• Election of Andrew Jackson

    Election of Andrew Jackson
    Born in poverty, Andrew Jackson (1767-1845) had become a wealthy Tennessee lawyer and rising young politician by 1812, when war broke out between the United States and Britain. His leadership in that conflict earned Jackson national fame as a military hero, and he would become America's most influential–and polarizing–political figure during the 1820s and 1830s.He was loved by many people,from him being a war hero, and his bravey.
  • Trail of Tears

    Trail of Tears
    At the beginning of the 1830s, nearly 125,000 Native Americans lived on millions of acres of land in Georgia, Tennessee, Alabama, North Carolina and Florida--land their ancestors had occupied and cultivated for generations. By the end of the decade, very few natives remained anywhere in the southeastern United States. Working on behalf of white settlers who wanted to grow cotton on the Indians’ land, the federal government forced them to leave their homelands and walk thousands of miles.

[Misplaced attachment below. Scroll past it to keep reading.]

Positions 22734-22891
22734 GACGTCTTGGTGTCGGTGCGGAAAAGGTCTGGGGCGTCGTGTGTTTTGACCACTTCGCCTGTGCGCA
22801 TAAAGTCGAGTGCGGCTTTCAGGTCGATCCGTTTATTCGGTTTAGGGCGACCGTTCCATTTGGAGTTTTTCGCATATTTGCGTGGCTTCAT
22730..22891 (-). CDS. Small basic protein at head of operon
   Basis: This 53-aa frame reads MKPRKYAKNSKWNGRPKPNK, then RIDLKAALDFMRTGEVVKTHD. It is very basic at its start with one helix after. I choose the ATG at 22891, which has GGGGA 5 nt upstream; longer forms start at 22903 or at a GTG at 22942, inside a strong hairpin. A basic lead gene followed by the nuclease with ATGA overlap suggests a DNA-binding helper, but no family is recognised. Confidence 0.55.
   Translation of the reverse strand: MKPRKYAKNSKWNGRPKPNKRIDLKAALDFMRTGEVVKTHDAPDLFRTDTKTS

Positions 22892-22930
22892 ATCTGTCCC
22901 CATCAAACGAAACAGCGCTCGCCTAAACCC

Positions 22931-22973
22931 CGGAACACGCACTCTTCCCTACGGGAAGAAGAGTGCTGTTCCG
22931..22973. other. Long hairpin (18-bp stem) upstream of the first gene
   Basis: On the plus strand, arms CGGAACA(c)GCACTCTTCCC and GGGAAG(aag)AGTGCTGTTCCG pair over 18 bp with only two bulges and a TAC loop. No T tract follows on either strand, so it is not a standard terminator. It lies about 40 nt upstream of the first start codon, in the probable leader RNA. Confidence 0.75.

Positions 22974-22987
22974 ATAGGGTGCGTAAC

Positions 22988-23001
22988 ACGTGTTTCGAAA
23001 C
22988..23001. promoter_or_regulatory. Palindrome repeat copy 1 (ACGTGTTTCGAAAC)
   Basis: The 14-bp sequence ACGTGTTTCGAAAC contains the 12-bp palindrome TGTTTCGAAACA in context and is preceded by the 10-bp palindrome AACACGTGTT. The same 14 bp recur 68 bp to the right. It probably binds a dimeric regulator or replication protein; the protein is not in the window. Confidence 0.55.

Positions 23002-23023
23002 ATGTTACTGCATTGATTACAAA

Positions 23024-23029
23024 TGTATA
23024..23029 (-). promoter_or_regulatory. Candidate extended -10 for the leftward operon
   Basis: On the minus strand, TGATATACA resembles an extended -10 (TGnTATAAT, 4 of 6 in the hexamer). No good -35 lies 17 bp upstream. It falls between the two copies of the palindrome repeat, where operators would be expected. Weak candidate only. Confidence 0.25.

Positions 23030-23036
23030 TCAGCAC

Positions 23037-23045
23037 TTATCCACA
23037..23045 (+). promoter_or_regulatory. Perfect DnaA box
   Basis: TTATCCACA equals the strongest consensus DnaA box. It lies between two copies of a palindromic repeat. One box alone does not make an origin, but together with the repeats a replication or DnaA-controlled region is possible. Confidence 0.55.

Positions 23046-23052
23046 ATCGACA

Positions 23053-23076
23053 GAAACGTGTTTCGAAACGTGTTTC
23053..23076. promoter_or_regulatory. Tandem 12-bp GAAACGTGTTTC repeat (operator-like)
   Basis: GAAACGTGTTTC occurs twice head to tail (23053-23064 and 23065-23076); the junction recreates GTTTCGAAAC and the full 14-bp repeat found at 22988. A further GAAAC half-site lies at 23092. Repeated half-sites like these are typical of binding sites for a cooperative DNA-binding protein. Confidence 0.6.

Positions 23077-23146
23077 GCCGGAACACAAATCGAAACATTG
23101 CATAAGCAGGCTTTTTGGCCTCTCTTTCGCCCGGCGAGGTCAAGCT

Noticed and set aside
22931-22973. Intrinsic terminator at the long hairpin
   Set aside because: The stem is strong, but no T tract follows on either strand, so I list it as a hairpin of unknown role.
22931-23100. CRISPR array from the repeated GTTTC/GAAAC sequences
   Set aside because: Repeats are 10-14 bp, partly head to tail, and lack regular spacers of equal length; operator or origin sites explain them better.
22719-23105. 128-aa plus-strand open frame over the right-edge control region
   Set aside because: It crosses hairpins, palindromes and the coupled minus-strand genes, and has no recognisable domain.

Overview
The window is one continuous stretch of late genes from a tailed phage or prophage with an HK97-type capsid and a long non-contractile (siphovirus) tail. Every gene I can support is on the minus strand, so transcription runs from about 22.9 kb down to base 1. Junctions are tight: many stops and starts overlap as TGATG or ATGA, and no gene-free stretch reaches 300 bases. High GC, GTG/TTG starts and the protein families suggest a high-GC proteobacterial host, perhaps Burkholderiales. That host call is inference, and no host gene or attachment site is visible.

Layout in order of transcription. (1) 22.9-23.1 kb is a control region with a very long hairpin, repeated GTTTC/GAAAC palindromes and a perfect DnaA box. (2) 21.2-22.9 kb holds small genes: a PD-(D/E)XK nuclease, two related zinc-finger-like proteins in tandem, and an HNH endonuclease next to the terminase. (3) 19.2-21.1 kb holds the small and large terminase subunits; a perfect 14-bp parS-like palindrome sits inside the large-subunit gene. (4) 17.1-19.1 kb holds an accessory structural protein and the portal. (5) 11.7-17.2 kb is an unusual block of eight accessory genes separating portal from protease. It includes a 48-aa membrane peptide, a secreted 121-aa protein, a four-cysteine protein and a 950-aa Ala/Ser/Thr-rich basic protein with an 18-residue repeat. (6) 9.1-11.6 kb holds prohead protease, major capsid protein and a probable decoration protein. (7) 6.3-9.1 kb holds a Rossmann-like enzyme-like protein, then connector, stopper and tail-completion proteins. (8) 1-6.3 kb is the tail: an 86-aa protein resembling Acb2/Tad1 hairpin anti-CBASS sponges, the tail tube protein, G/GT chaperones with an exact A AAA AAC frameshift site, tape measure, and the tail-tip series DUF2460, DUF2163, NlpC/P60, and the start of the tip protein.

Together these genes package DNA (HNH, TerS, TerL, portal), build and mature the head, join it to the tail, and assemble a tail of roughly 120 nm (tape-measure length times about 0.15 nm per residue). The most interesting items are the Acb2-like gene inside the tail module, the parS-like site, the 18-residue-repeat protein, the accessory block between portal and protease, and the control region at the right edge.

• Indian Removal Act

    Indian Removal Act
    While the United States expanded into the lower South, white settlers faced what they considered an obstacle. This area was home to the Cherokee,Creek,Choctaw,Chicasaw and Seminole nations.These Indian nations,in the view of the settlers and many other white Americans,were standing in the way of progress.Eager for land to raise cotton,the settlers pressured the federal government to acquire Indian territory.Many Indians died.
  • Nullification Crisis

    Nullification Crisis
    Jacksonian Democracy in the strictest sense refers simply to the ascendancy of Andrew Jackson and the Democratic party after 1828. More loosely, it alludes to the entire range of democratic reforms that proceeded alongside the Jacksonians' triumph from expanding the suffrage to restructuring federal institutions. From another angle, however, Jacksonianism appears as a political impulse tied to slavery, the subjugation of Native Americans, and the celebration of white supremacy.
  • Worchester V Georgia